HS1, the operator of the high-speed line between London and the Channel Tunnel, is planning to introduce direct high-speed services between London and Bordeaux, France, in collaboration with three other international railway operators.
The introduction of the high-speed services will enable passengers to travel from London to Bordeaux in less than five hours.
Passengers to Bordeaux currently have to change trains in Paris where the journey takes five hours and 30 minutes, plus more than an hour spent on connections in Paris.
The railway operators HS1, Lisea, Eurotunnel and SNCF Réseau are collaborating on train routes and timetables to enable a new international train operator to start the direct service in a ‘couple of years’.
HS1 chief executive Dyan Crowther said: “As we’ve seen with the recent introduction of the Eurostar London-Amsterdam service, there’s a real demand for international train services to provide a comfortable and better-connected service, especially for leisure journeys.
“This is the first time that railway operators have collaborated in this way and saves the train operator having to do a lot of legwork.
How well do you really know your competitors?
Access the most comprehensive Company Profiles on the market, powered by GlobalData. Save hours of research. Gain competitive edge.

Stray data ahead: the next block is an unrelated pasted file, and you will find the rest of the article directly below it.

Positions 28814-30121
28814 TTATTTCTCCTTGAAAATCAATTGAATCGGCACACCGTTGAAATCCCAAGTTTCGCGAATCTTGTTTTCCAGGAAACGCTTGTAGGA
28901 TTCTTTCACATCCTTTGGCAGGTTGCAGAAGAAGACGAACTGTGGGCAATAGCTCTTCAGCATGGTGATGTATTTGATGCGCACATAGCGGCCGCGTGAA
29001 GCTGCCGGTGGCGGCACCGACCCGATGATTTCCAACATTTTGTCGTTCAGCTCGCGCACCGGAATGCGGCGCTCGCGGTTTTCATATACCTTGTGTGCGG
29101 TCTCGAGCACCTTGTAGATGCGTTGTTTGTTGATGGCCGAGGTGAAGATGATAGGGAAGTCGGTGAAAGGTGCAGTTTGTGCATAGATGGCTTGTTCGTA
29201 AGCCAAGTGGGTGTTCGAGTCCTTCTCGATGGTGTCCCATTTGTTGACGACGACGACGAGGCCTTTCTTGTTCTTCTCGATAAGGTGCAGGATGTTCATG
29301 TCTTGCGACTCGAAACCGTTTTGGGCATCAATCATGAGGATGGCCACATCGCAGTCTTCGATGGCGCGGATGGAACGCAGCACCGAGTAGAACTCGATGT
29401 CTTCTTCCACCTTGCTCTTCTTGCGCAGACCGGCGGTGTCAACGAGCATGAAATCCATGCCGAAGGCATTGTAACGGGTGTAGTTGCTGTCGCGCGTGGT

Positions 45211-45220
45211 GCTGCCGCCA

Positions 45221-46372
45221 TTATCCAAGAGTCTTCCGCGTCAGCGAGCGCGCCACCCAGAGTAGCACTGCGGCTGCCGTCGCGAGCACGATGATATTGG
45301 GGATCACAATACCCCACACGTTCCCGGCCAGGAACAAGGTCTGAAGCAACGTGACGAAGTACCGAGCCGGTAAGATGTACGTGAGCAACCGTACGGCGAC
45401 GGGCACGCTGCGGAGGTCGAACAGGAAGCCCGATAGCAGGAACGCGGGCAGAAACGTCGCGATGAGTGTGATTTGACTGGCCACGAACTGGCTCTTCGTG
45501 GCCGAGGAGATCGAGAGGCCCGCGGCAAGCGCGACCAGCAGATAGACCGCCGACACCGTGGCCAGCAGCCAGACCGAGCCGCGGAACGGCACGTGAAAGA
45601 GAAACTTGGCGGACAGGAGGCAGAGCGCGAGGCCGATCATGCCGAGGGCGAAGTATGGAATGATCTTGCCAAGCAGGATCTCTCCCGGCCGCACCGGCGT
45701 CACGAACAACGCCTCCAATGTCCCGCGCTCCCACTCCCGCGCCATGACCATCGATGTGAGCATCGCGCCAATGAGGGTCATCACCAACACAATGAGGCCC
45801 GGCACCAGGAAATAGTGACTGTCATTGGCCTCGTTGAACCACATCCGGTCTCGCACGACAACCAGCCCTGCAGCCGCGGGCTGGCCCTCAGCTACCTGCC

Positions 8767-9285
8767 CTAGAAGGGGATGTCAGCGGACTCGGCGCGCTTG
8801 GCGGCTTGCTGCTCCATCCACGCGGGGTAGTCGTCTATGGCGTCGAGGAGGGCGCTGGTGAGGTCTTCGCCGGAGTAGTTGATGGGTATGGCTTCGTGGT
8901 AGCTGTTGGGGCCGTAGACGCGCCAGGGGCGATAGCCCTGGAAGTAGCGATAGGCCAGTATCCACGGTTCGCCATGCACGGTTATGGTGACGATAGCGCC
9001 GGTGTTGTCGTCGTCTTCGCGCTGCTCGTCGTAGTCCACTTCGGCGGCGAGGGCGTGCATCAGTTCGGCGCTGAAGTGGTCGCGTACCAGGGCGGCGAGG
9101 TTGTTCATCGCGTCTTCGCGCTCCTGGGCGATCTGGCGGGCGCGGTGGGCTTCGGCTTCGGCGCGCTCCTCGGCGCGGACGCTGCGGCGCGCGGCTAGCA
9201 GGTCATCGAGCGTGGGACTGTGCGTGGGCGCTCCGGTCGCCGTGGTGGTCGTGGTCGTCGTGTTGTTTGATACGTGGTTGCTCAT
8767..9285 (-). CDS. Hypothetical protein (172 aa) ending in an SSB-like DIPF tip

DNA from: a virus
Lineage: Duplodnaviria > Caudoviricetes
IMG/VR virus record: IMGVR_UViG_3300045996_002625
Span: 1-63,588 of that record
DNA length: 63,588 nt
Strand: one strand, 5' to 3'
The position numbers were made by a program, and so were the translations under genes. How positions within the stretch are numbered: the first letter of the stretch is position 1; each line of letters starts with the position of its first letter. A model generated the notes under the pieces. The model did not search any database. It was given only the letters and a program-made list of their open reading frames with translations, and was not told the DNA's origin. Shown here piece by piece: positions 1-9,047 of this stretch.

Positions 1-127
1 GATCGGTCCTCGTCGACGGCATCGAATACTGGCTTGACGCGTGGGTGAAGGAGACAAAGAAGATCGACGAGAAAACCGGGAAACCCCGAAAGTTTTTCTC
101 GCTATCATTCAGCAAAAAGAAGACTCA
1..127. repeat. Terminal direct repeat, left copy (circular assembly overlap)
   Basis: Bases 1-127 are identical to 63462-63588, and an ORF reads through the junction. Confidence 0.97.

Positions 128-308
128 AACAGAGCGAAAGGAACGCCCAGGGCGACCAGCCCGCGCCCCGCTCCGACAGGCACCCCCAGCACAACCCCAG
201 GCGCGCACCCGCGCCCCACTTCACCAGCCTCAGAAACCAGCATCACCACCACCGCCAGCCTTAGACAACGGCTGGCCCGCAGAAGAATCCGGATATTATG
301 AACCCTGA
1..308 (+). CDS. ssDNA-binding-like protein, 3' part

Your download email will arrive shortly
Not ready to buy yet? Download a free sample
We are confident about the unique quality of our Company Profiles. However, we want you to make the most beneficial decision for your business, so we offer a free sample that you can download by submitting the below formBy GlobalData
“The route is almost ready for a train operator to turn up and turn the key as soon as the UK and French Governments agree on border controls.”
The direct service between London and Bordeaux is expected to use the newly completed 302km French high-speed rail line connecting Tours with Bordeaux. The service will be direct, bypassing Paris, so passengers will not need to change trains.
All four railway operators met in Bordeaux to discuss developing the Gare de Bordeaux-Saint-Jean station in order to streamline international train departures. They also identified potential departure slots and train routes.